Feeds:
Posts
Comments

Posts Tagged ‘affaires croches’

A word that came up in a conversation yesterday was croche. It means “crooked.”

Someone with crooked teeth has les dents croches. If you’ve got les dents croches, you might wear des broches to straighten them.

avoir les dents croches
to have crooked teeth
J’ai les dents croches.

porter des broches
to wear braces
Je porte des broches.

Cynthia Dulude says in her video j’ai eu des broches (0:44) and j’avais pas les dents croches (0:53).

Crossed eyes? That’s avoir les yeux croches. Crooked legs, avoir les jambes croches.

Online, an example of sitting crooked on a seat:

Elle était un peu croche sur son siège.
She was sitting a bit crooked on her seat.

It’s not just bodies and body parts that might be described as croche:

Le siège de mon bateau était un peu croche.
The seat on my boat was a little crooked.

How about this news headline? (Saoul means “drunk,” and it’s pronounced sou.)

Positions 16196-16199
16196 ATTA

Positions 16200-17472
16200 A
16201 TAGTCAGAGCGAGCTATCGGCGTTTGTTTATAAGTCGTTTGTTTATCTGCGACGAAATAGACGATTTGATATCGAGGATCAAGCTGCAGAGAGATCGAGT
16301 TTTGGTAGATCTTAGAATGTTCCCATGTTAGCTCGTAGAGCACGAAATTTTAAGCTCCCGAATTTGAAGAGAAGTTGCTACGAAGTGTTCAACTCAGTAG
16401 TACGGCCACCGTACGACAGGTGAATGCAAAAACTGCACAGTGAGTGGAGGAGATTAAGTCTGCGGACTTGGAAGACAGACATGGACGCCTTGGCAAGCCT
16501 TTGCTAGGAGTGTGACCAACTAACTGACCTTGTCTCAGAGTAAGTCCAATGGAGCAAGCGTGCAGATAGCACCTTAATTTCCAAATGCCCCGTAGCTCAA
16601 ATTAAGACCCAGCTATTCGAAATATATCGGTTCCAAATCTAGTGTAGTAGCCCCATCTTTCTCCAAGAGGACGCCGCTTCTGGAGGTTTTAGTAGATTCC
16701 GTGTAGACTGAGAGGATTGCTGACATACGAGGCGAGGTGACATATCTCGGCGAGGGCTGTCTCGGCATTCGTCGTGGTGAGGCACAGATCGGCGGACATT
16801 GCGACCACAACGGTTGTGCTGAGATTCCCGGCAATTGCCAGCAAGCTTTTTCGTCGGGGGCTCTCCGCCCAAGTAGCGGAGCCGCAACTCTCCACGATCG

Saoul, il demande si la route est croche
[While] drunk, [a driver] asks if the road is crooked

Someone who feels “all crooked” isn’t feeling well, feels out of sorts:

J’me sens tout croche.
I don’t feel good, I don’t feel right, I feel awful, etc.

And if you hear a person described as being un croche, it means just what it sounds like — that person is crooked, a crook (dishonest, thieving, corrupt, etc.).

This headline asks if politicians are crooks:

Des «croches», les politiciens?
Are politicians crooks?

A journalist describes being “messed up in ‘crooked’ (dirty) business” as being mêlé à des affaires croches.

Read Full Post »